Passive investing (or indexing) is a popular way to invest, as outlined in my earlier post. This is the first article of many in which I would like to explain in a simple way:

  • what is passive investing/indexing
  • why indexing can make sense and what returns are to be expected
  • why sticking to your initial strategy is perhaps the most important thing
  • how to start investing passively
  • avoidable indexing pitfalls
  • possible future risks for indexers

What is passive investing/indexing?

Passive investing is an opposite of active investing. Where active investors try to analyze companies, macroeconomic and political trends or employ quantitative models to provide better than market return, passive investor believes that sticking to a simple widely diversified (see diversification) portfolio.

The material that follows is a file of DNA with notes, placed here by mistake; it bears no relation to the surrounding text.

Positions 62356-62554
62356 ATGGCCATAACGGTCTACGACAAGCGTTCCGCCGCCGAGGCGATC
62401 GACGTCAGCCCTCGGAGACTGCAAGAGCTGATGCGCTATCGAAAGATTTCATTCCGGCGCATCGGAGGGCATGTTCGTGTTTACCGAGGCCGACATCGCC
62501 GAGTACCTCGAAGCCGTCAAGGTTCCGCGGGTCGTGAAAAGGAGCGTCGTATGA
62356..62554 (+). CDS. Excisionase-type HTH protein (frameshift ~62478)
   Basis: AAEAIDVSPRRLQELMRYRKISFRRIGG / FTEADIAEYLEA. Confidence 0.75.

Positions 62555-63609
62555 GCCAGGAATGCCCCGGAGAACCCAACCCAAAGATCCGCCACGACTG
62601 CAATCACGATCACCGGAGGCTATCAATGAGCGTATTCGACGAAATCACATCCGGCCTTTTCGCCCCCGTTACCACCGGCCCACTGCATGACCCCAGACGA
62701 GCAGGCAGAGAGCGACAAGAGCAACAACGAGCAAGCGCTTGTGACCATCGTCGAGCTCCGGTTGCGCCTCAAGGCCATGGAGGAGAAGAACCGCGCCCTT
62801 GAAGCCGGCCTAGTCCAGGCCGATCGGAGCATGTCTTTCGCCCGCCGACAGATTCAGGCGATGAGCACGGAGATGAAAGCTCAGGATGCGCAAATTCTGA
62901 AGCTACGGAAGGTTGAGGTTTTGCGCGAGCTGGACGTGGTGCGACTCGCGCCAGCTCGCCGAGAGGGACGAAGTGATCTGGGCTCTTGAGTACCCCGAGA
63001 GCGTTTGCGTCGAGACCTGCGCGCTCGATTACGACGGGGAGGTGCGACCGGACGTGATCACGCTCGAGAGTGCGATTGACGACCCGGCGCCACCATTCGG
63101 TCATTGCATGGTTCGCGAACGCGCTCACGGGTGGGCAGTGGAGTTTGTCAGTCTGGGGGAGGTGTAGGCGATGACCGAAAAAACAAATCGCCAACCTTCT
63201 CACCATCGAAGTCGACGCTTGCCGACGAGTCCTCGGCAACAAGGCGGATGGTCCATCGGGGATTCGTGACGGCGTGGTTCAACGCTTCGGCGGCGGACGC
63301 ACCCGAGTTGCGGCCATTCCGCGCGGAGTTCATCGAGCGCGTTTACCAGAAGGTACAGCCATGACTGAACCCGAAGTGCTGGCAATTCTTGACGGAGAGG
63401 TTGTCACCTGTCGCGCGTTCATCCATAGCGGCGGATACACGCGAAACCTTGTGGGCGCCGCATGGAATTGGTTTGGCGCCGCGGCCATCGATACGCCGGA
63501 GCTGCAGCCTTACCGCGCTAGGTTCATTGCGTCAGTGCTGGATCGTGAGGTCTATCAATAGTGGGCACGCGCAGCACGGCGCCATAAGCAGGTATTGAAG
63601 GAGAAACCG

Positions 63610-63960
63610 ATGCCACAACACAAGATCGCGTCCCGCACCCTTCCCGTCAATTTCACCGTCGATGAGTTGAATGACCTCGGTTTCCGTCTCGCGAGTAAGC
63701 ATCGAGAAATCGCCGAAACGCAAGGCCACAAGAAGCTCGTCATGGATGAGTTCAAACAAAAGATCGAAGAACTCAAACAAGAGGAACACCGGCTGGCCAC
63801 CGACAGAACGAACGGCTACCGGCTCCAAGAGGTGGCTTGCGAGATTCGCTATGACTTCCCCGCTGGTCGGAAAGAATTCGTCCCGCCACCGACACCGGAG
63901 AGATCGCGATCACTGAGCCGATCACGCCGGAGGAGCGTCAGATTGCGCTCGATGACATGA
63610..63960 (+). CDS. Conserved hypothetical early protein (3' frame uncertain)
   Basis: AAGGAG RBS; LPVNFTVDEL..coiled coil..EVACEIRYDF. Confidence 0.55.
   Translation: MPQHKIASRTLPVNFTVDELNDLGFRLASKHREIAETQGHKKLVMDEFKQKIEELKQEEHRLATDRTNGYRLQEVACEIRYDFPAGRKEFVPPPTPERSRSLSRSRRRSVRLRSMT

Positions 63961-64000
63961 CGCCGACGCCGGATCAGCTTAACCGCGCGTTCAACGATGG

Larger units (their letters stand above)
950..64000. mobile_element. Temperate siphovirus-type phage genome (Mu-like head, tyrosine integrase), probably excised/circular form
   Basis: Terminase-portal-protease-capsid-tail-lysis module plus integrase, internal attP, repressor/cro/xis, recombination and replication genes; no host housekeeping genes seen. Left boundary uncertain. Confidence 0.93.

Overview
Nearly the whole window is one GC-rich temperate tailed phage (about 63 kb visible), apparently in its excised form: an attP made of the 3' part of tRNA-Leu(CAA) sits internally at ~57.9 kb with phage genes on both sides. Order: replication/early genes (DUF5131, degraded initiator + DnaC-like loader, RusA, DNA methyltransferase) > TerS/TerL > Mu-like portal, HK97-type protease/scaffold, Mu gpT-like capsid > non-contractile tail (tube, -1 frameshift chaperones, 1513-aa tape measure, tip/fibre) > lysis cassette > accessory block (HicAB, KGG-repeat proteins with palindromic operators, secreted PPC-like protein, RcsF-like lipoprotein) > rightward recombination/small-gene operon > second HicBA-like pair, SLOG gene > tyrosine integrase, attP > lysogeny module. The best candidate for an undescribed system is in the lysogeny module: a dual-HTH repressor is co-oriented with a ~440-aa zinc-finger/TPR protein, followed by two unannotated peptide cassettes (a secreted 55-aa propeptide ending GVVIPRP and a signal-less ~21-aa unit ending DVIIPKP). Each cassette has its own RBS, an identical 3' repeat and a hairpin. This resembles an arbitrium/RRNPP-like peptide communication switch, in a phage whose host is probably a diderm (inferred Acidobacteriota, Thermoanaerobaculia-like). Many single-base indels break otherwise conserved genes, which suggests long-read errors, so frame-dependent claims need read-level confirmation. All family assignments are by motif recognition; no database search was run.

It used to be the case that creating and maintaining a diversified portfolio was very expensive as each position (in a stock or a bond) had to be executed individually. However, nowadays investors can choose from thousands of exchange traded funds (ETFs) that hold such diversified portfolio for them at extremely low management fees ranging roughly from 0% (for certain most popular ETFs) up to 1% for the most complicated ones.

For example iShares MSCI world ETF (as iShares is by far the market leader in ETFs for Europe based investors) at the moment provides you with a portfolio compose of stocks listed in the following countries:

Note that the composition above can and will change if you’re reading this article some time after publishing.

As a result, ETFs now provide a fairly high benchmark, tracking a widely diversified portfolio of even thousands of stocks across countries and sectors at very low costs. Why costs have a far higher impact on your long term investment results and what kind of returns can be expected will be discussed in the next article.